Raising a child who loves to travel and also appreciates and respects other cultures is essential in an increasingly global community.
While traveling to other countries used to be reserved for families with wealth, traveling on a budget now means that globetrotting is within reach for families on any budget.
How do you prepare your kids for a life filled with possibilities and adventure? By starting young and making travel a part of their upbringing.
Raising a Confident World Traveler
Learning is part of the equation, whether you plan on traveling with your toddler now or hope to take them along when they’re a bit older.
The type of education they get from pre-school and beyond contributes to their confidence and how they perceive the world around them. Make sure your toddler is enrolled in a program with a curriculum that is inclusive and encourages learning in unusual ways.
Schools using innovative programs like Frog Street use a multi-lingual curriculum and innovative learning tools to nurture confidence and an inclusive worldview, which are essential for world travelers.
Scheduling Kid-Friendly Stops
Taking your children on a world tour sounds amazing until it isn’t. You can fly to Italy and spend a few weeks dragging your kids from museum to museum, trying to force culture down their throats.
You will all end up miserable, and your kids will resist future travels, equating them with boring field trips. Or you can take them to Italy and find experiences they’ll love.
Murano’s glass-blowing artists, the gondolas of Venice, and Puglia’s pristine beaches are all wonderful diversions that will captivate your kids. A museum or two is fine but balance it with hiking in the Dolomites and other activities geared toward exploration and appreciating nature.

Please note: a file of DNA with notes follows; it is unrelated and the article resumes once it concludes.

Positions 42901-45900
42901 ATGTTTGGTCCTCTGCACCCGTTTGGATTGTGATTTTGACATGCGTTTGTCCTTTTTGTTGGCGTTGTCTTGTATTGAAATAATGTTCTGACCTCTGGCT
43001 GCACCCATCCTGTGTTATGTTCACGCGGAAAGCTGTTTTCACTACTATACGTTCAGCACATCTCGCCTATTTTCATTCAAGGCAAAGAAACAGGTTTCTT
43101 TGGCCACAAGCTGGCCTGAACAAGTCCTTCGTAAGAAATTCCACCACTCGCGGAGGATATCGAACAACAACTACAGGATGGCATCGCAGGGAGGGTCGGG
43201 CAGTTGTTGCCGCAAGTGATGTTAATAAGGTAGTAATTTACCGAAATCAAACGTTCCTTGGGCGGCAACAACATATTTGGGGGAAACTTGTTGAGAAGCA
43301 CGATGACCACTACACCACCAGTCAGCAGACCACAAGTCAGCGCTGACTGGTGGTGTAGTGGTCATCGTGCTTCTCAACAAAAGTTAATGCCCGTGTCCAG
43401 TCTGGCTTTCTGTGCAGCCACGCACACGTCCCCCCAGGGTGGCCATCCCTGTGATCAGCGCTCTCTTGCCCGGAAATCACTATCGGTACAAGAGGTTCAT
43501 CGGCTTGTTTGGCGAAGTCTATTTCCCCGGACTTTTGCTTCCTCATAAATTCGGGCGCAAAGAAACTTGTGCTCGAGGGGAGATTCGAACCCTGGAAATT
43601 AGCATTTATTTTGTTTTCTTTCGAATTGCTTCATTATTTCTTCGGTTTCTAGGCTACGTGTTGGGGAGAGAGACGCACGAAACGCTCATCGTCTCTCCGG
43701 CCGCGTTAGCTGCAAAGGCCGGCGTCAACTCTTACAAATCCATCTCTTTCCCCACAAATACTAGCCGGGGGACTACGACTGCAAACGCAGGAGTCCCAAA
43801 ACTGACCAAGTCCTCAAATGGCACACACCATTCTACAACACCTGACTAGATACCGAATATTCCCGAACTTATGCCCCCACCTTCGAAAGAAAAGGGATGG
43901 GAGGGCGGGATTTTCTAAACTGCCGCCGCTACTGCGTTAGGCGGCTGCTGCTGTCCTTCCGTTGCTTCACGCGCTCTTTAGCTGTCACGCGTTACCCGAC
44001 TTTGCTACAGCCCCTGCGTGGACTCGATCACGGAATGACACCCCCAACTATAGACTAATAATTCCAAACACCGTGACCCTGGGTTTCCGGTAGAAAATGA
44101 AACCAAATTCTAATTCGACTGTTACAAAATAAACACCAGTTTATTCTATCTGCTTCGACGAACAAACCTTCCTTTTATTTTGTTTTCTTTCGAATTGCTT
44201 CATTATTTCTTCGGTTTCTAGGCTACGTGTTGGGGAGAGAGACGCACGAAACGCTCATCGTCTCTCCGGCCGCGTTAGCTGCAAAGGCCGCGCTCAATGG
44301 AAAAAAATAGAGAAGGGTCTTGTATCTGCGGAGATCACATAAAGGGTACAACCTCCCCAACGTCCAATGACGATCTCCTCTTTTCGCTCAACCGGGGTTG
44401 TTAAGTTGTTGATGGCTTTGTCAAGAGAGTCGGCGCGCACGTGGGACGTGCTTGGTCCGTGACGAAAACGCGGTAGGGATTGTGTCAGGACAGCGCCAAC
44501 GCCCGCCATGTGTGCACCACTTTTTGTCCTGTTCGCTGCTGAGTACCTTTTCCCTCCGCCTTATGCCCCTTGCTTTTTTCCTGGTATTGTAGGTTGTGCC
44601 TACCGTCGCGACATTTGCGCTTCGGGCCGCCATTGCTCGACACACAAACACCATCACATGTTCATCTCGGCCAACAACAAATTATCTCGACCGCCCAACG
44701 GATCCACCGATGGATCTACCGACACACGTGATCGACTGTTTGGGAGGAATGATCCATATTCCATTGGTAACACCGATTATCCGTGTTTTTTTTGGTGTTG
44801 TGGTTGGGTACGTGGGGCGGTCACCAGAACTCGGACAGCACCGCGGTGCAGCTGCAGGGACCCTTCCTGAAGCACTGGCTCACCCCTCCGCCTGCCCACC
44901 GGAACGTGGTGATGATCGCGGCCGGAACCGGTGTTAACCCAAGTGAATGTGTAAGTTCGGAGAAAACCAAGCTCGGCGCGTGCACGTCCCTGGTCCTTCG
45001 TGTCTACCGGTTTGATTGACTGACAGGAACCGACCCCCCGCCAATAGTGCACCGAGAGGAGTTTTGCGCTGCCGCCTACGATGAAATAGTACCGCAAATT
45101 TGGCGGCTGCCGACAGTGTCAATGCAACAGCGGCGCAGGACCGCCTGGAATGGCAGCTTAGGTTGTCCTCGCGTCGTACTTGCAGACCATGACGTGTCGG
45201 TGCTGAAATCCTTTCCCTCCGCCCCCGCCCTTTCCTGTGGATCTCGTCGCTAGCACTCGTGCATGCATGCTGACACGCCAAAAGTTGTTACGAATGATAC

Introduce Foreign Cultures at Home
Traveling to the far corners of the world introduces your family to cultures with their own languages, foods, and customs. But nothing is stopping you from dipping your toes into their culture at home before you leave.
Read with or to your children about the region’s customs and talk about what they might see and hear. Listen to the country’s music and talk about it.
Look for simple recipes for authentic meals from the region, so your kids are accustomed to unusual flavors and textures.
Include Your Kids in Planning
Make sure your kids look forward to their travels by including them in the process. When planning a trip, it’s essential that children are part of the process so that they look forward to it as much as you do.
Buy guidebooks, visit travel blogs and websites, and discuss the many options as a family. Give your kids the chance to choose at least one destination that’s all about what they want, not what you want.
There will be plenty of activities you’ll all enjoy, and giving your children the freedom to chart their own travel path will guarantee their enthusiasm.